During a Greenbuild 2016 session titled “Positive Disruptors,” imaginations were set alight by a discussion of green building “super materials.” By adapting biological processes, three of today’s leading innovators have collectively managed to harness fungi and employ rhizomes to make healthy and renewable products for a resilient built environment.
Eben Bayer, co-founder and CEO of New York–based Ecovative, explains how his discovery of mycelium’s strength and fire resistance led to the engineering of MycoBoard™, a wood alternative surpassing conventional substrates, and MycoFoam™, a fungi-based material used in protective packaging. Bayer’s technology uses substrate from wood chips and plant stalks, moistened with water and inoculated with mycelial cells (the vegetative part of fungi). Those cells grow through and around the substrate, all the while deriving nutrition from it. In time, the mycelia form a complex molecular network, which acts as a glue, essentially holding everything together.
The choice of substrate, the strain of mycelium, and the growing method determine the product’s properties, which may be cushioning and absorbing, leatherlike, or rigid. Ecovative’s lower-density products, which behave much like styrofoam, have achieved a third party–verified Class A fire rating.
The first application of MycoFoam™—molded packaging—offered an alternative to plastics. Today, it is mass produced and sold directly to end users such as Dell, as well as via the Ecovative website, for use as a structural core in everything from furniture to doors to acoustical panels. Available, too, is a range of finished products for office interiors, such as decorative acoustical tiles, which can be customized for mounting to walls and ceilings.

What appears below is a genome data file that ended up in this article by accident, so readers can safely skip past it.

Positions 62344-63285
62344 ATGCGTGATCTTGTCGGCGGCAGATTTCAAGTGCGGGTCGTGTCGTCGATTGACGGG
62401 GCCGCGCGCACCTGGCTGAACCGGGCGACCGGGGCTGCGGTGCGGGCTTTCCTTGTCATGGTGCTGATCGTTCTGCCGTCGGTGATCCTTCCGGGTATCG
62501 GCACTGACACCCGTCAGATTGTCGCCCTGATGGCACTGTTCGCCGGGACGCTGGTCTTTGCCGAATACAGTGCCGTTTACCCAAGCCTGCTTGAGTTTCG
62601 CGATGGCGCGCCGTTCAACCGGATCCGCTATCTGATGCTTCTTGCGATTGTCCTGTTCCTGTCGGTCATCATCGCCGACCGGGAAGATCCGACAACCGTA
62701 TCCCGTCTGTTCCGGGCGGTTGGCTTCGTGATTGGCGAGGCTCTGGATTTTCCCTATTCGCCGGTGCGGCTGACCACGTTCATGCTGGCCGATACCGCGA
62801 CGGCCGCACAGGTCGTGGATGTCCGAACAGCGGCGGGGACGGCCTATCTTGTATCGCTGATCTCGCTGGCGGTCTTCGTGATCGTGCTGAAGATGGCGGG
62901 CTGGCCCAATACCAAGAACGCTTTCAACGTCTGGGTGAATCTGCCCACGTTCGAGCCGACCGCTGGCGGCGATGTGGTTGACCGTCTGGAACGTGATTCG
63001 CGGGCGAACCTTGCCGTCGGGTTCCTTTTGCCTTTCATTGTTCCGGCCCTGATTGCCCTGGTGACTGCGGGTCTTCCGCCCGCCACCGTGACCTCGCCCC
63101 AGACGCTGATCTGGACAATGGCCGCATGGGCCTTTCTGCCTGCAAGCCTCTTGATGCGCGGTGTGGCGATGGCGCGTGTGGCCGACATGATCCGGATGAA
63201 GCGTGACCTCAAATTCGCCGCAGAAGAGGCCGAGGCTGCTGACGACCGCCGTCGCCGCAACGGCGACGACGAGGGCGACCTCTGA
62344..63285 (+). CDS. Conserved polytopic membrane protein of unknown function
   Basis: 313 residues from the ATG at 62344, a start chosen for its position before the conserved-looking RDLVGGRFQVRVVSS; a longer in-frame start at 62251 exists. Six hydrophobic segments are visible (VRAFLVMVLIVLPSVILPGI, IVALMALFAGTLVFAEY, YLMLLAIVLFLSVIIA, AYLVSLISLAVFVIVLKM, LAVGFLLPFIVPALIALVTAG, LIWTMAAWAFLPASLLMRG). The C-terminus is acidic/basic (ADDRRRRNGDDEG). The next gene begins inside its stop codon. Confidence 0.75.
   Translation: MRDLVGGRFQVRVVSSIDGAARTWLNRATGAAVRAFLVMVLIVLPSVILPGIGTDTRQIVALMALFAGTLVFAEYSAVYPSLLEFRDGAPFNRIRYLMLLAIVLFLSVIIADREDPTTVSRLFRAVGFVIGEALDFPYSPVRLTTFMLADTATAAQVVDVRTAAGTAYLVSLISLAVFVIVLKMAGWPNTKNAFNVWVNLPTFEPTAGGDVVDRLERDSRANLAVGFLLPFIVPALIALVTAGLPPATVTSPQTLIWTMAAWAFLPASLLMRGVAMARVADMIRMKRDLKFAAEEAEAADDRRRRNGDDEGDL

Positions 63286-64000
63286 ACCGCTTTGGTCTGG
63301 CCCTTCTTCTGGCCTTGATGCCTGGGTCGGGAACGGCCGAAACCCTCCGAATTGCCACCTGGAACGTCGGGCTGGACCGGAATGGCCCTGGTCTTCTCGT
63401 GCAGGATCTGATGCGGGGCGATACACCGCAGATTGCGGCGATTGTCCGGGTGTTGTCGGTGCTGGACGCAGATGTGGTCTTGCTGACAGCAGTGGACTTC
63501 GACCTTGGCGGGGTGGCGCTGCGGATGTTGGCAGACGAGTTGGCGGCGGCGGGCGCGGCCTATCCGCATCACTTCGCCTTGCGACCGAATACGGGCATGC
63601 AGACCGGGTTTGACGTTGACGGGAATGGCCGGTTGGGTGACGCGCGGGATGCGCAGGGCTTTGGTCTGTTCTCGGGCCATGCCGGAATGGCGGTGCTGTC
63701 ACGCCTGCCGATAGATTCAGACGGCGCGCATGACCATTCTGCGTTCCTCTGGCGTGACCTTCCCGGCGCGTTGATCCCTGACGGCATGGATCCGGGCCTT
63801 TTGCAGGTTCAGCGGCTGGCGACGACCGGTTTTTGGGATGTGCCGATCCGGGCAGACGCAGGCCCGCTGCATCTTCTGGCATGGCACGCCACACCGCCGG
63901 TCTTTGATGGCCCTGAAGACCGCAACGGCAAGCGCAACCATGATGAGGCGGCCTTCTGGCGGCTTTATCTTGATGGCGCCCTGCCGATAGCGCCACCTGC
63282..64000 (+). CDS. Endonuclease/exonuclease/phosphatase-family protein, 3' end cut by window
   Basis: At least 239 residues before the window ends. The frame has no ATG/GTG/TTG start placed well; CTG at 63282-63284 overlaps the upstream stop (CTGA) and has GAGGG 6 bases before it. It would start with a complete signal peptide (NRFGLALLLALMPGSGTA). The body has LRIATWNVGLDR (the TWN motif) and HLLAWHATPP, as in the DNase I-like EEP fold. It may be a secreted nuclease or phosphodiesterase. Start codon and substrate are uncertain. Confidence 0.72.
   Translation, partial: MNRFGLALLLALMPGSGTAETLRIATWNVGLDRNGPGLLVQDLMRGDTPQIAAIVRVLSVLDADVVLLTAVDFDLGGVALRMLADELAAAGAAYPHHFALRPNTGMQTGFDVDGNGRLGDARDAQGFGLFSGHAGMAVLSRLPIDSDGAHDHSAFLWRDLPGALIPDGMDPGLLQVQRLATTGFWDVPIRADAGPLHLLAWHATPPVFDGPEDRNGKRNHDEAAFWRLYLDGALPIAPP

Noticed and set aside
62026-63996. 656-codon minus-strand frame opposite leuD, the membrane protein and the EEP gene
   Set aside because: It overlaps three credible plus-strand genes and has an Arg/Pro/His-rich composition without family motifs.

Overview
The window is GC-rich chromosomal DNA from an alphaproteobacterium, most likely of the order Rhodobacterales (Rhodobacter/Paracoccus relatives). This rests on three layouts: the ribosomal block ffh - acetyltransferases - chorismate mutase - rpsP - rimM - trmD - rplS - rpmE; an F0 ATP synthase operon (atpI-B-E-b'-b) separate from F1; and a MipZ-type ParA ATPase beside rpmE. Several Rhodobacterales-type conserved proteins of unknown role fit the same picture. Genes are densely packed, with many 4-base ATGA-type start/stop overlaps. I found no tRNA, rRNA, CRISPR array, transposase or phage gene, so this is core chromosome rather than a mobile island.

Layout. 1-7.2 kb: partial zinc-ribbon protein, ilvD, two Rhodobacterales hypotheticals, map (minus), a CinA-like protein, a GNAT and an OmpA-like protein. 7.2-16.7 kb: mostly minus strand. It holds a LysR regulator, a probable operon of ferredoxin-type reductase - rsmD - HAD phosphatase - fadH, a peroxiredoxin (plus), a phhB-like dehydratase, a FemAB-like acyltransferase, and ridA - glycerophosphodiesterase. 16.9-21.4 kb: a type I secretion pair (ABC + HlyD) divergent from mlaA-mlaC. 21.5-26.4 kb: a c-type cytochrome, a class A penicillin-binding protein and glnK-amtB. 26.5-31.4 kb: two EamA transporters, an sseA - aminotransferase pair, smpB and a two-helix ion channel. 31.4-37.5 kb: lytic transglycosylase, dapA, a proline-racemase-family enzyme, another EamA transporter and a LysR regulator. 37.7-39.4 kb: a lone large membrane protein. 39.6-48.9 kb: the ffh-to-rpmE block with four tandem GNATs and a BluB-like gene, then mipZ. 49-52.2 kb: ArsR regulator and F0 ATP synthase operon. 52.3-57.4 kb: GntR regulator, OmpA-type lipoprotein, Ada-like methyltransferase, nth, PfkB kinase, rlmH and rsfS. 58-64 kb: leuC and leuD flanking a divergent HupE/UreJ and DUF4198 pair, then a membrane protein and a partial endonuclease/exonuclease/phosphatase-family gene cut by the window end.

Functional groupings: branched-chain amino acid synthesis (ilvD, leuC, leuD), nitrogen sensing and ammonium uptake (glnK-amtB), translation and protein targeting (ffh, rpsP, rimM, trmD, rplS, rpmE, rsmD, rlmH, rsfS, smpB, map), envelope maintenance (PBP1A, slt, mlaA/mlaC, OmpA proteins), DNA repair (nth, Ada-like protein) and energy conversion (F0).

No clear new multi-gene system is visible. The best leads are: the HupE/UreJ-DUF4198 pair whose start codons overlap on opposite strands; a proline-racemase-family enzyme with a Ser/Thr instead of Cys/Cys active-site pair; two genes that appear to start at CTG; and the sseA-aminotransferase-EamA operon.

Operations have expanded to include a second factory, where they are scaling up production of three-by-six-ft and four-by-eight-ft sheets of MycoBoard™. “In the past, we only made our products available in the molded shape form,” notes Bayer. “So, I am really excited to see what architects and building designers [do with] the material, now that it is commercially available.”
Another Ecovative innovation, the Grow It Yourself (GIY) kit, is Bayer’s answer to the many requests from people for products he couldn’t provide. “We created the GIY kits so artists and designers and even students could get raw material from us—dehydrated substrate [that acts] like a sea monkey. They add water and can make anything.” Lighting designer Danielle Trofe has devised a lampshade from the material; her aptly named MushLume installation features in the eco-minded 1-Hotel Brooklyn Bridge. Ecovative is set to partner with her to offer a version of her lampshade as one of their GIY kits.